Recently I posted the following on Sour Duck -- about the appropriateness, in feminist blogging, of anger (I've done a bit of editing since I posted on SD):
“The women speaking here [about anger] seem so uncertain, so lost. It's my opinion that humans need shared “superordinate constructs,” or Big Guiding Symbols, to help us move in rhythm and in sync re: important life areas. One such construct is the Mother Goddess, and whether you see her as an actual deity or as a symbolic construct, She can be a force showering feminists (and everyone else) with incredible power.Unfortunately, so do jealous, kill-your-sons-to-prove-your-love warrior gods like Jehovah, Yaweh and Mohammed. The directions these lovelies have taken us are toward jealousy, killing, war -- and the edge of extinction.
“Take the question of anger. Using the Great Mother, we notice that healthy mothers love their children -- but get incredibly ANGRY when those children are hurt or threatened. If we see ourselves as the Great Mother, then questions about the appropriateness of anger (when, where, how, how much, why, etc.) are instantaneously answered: We have not only a right, but a duty to get angry when our "children" (i.e., other humans) are hurt or threatened.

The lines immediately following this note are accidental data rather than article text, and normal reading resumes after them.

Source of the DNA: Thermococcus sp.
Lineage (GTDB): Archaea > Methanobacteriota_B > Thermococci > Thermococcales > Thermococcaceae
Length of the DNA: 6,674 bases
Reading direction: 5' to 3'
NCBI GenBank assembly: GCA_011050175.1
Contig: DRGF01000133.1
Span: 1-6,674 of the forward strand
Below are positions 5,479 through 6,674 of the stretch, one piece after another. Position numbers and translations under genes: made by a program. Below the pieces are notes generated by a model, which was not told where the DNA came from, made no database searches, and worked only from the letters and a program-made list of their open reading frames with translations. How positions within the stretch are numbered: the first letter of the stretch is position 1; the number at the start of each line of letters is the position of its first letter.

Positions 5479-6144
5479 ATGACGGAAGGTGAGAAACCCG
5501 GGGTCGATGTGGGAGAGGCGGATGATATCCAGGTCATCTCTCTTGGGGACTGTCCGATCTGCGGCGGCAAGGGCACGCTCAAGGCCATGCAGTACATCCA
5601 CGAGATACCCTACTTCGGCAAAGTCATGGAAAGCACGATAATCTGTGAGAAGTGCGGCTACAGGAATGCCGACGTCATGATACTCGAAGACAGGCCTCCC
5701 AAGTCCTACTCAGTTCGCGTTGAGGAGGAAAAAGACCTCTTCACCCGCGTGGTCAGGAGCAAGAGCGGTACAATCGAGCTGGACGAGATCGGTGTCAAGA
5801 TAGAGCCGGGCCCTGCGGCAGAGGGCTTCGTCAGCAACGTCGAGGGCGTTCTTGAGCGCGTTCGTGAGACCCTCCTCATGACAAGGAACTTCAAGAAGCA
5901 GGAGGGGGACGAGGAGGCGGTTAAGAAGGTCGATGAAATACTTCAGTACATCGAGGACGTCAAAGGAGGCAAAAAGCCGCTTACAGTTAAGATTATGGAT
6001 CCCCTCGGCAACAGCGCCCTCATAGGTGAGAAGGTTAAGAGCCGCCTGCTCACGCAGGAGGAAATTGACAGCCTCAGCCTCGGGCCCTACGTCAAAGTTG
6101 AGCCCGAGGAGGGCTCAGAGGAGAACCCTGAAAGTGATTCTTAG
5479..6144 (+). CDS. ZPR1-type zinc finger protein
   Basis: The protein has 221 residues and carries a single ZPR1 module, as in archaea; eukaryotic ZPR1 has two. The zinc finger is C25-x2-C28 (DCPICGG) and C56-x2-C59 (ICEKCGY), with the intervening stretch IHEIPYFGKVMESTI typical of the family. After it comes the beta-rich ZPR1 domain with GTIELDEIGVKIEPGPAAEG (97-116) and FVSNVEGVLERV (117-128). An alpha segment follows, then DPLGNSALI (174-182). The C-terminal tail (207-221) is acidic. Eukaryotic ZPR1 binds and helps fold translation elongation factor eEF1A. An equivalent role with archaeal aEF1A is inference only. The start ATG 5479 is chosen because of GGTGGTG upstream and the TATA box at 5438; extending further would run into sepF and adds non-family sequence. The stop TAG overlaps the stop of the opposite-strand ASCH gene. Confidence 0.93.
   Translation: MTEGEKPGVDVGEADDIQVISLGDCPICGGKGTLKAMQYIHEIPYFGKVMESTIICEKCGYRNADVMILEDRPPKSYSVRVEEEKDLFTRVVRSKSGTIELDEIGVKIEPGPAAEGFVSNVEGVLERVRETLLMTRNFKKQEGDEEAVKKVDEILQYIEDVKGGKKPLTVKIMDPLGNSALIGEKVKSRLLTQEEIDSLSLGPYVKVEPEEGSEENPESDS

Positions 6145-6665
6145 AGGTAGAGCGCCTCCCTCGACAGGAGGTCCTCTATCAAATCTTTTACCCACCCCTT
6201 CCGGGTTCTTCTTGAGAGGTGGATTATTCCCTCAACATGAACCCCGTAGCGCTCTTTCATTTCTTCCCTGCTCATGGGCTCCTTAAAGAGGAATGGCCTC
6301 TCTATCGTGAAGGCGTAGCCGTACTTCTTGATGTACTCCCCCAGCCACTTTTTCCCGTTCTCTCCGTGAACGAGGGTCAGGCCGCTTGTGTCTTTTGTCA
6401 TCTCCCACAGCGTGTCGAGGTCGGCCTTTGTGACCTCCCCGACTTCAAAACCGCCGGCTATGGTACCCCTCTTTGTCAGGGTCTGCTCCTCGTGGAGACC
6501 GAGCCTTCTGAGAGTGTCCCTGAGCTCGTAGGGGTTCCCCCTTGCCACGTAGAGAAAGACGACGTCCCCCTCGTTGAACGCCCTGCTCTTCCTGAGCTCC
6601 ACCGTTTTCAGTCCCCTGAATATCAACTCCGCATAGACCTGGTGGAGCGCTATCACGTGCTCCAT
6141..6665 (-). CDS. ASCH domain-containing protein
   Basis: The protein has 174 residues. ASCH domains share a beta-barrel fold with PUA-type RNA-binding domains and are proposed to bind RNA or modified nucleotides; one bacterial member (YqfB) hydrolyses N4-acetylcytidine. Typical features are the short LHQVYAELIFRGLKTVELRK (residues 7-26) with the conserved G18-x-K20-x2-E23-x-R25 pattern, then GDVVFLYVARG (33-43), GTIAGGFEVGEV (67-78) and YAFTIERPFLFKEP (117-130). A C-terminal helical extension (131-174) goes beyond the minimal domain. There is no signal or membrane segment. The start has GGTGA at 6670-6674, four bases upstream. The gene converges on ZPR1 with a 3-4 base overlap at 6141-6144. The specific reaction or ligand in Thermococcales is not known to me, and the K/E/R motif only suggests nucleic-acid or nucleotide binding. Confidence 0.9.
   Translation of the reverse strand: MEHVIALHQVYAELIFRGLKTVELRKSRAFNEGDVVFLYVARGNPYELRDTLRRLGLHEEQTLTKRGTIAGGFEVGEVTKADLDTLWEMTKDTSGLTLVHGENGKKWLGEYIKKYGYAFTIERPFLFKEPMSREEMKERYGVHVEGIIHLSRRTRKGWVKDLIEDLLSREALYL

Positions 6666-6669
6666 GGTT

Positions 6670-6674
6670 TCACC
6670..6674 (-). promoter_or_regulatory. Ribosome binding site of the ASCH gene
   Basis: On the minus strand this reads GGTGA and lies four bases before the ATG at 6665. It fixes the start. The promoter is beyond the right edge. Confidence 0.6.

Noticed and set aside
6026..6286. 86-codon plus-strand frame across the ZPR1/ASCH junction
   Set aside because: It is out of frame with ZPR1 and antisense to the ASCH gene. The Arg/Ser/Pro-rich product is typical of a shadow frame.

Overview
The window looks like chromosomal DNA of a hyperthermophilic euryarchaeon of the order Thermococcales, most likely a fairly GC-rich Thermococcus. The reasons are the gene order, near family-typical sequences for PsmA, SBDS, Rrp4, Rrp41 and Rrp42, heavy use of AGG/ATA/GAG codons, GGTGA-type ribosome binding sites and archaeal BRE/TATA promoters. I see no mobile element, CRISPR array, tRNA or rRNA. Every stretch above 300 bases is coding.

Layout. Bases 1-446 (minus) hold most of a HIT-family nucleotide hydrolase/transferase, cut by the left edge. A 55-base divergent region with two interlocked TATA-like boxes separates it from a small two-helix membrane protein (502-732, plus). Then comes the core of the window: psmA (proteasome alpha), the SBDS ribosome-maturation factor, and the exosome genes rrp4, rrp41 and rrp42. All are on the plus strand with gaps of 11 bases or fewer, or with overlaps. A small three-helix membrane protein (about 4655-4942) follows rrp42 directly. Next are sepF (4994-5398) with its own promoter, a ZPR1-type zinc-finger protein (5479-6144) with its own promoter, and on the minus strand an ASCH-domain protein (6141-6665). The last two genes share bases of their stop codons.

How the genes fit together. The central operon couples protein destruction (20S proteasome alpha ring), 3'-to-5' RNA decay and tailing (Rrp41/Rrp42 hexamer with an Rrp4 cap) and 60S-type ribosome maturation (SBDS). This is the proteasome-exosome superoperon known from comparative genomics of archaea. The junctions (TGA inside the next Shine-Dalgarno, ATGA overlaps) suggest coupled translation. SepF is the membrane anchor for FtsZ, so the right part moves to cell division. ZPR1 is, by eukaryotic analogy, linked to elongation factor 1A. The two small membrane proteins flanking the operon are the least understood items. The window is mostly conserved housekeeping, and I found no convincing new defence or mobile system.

“When to get angry? At the time when our anger will produce the biggest payoff (sometimes this will be immediately; sometimes it’ll be in a day or two).
“Where to get angry? At the place where it will produce the biggest payoff in reducing the threat to our “children.”
“How to get angry? In a way that will produce hefty payloads (this will vary depending on the situation).
“How much anger should be let loose? Enough to finish the job (protection of each other).
“At whom should we get angry? At those who threaten others, and those who refuse to restrain threateners.
“Why should we get angry? Because properly directed anger can be one of our most powerful tools for good.
“Contrary to what we’d love to believe, I doubt that human beings -- men or women -- are intelligent enough yet to operate without superordinate guiding constructs. Let’s face it: we're primates: animals who depend on groups for survival. Unlike chimps, bonobos and our other close cousins, however, we don’t come with automatic “operating instructions” (instincts). In order to work effectively in the groups that keep us alive, we humans need things that put us all on the same page. Large symbolic constructs like The Great Mother Goddess do just that.”
thnx to stockcharl and stock.xchng for the foto